# Brain-Flak, 64 bytes

({({}[((((()()()){}){}){}){}]<>{})<>}<>)({()<({}[({})])>}<>)


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60+4 bytes for the -ar flags.

### Explanation

 {                                  }     for each digit in input (starting at the end)
{}                                     get digit as ASCII code
[((((()()()){}){}){}){}]             subtract 48 to get digit as number
(                          <>{})<>      add to cumulative sum on second stack
(                                    <>)  push total of all cumulative sums (the sum of moments)

{              }       while sum of moments != 0
({}[({})])         subtract sum of weights
()<          >        count the number of iterations needed
(                <>)    push onto first stack and implicitly output

• Usually you can save bytes by using BrainHack instead of -a, but BrainHack doesn't have -r yet so you wont be able to this time. – Wheat Wizard Jul 15 '17 at 14:21
• Also because of the flexible input it seems you can take input as a list of ints instead of requiring a string. This could save you a bunch of bytes. – Wheat Wizard Jul 16 '17 at 3:23

# Python 3, 66 bytes

f=lambda n,a=0,b=0,c=1:n and f(n//10,a+n%10*c,b+n%10,c+1)or c-a//b


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• +1, Exactly half the length of my answer.... :D – officialaimm Jul 15 '17 at 3:26

# Brachylog, 14 bytes

ẹ⟨{iᶠ×ᵐ+}÷+⟩+₁


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## GolfScript (24 bytes)

0:i.@{15&.@+@@i):i*+\}//


Online demo

# C (gcc), 72 bytes

a,b,c;f(long n){a=b=c=0;for(;n;a+=n%10*++c,n/=10)b+=n%10;return-~c-a/b;}


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• Since a,b,c are declared in an enclosing scope, they can be initialised in the initialiser of the for loop, saving a semicolon. – Peter Taylor Jul 15 '17 at 12:55
• funnily also a valid solution in JS (slightly altered) f=n=>{for(a=b=c=0;n;a+=n%10*++c,n=n/10|0)b+=n%10;return-~c-a/b} – Oki Jul 15 '17 at 22:50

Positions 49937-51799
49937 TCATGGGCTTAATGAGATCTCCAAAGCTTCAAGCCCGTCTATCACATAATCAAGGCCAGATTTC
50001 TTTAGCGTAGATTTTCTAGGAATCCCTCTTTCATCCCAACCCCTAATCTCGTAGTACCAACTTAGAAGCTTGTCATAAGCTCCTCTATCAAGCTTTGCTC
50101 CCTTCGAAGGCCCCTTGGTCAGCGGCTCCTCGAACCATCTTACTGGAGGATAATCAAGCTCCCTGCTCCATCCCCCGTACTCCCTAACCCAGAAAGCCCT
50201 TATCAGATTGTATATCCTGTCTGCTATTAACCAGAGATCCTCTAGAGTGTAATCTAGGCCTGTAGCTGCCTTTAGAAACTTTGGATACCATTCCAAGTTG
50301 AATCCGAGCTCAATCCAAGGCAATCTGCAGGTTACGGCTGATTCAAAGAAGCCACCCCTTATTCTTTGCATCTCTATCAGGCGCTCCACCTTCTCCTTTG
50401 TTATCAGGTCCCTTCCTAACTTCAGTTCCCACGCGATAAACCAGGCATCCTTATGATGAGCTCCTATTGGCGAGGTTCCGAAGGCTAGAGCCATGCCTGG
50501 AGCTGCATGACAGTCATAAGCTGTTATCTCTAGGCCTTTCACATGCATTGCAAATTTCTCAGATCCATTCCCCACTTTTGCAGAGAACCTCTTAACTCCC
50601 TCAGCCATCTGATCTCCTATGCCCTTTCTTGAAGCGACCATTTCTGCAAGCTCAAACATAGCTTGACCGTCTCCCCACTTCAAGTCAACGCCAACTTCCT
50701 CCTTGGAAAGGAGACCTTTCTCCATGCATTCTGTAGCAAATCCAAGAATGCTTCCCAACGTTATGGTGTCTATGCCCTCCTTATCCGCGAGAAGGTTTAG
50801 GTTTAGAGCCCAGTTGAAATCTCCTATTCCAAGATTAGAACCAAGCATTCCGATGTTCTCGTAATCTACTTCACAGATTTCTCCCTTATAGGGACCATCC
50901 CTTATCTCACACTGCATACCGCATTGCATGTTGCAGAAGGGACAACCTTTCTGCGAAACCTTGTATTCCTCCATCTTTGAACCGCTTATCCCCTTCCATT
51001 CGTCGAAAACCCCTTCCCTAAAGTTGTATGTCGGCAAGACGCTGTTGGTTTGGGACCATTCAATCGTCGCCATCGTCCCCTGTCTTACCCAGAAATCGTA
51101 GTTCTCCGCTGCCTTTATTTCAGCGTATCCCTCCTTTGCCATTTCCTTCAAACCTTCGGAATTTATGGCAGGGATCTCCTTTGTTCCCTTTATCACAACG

# MATL, 12 bytes

48-ttn:*sws/


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# Mathematica, 42 bytes

Range@Length@#.#/Total@#&@IntegerDigits@#&

• Tr saves 4 byte, but breaks Mathics compatibility. – user202729 Jul 15 '17 at 7:34

# Python 3, 69 bytes

x=[*map(int,input())]
print(sum(v*k for k,v in enumerate(x))//sum(x))


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-7 bytes and fixed thanks to ovs

• But it doesn't even work – Leaky Nun Jul 15 '17 at 2:36
• Adding a closing bracket to the first line fixes the syntax, but then 3 is printed instead of 2. – Leaky Nun Jul 15 '17 at 2:37
• Slightly golfed and fixed – ovs Jul 15 '17 at 6:52
• @LeakyNun It outputs 2 for me, which seems to be right to me if this is 0-indexed. – ovs Jul 15 '17 at 6:53
• @ovs Thanks for the fix+golf – hyper-neutrino Jul 15 '17 at 15:26

# Pyth, 14 bytes

h/s.e*bkJjQTsJ


# Actually, 10 bytes

♂≡;Σ@;r*\u


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# Cheddar, 63 bytes

n->(a->a.map((x,y)->x*y).sum/a.sum+1)(("%d"%n).bytes=>((-)&48))


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# Retina, 43 bytes

$;$
(?=(.*);)
$1 \d$*
^(1+)(\1)*;\1#2


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# Java (OpenJDK 8), 80 bytes

int f(long n){int a=0,b=0,c=0;for(;n>0;a+=n%10*++c,n/=10)b+=n%10;return-~c-a/b;}


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• You could make this shorter with a lambda expression, n->{...} – Pavel Jul 15 '17 at 5:24

# 05AB1E, 10 bytes

TвÐgL*OsO÷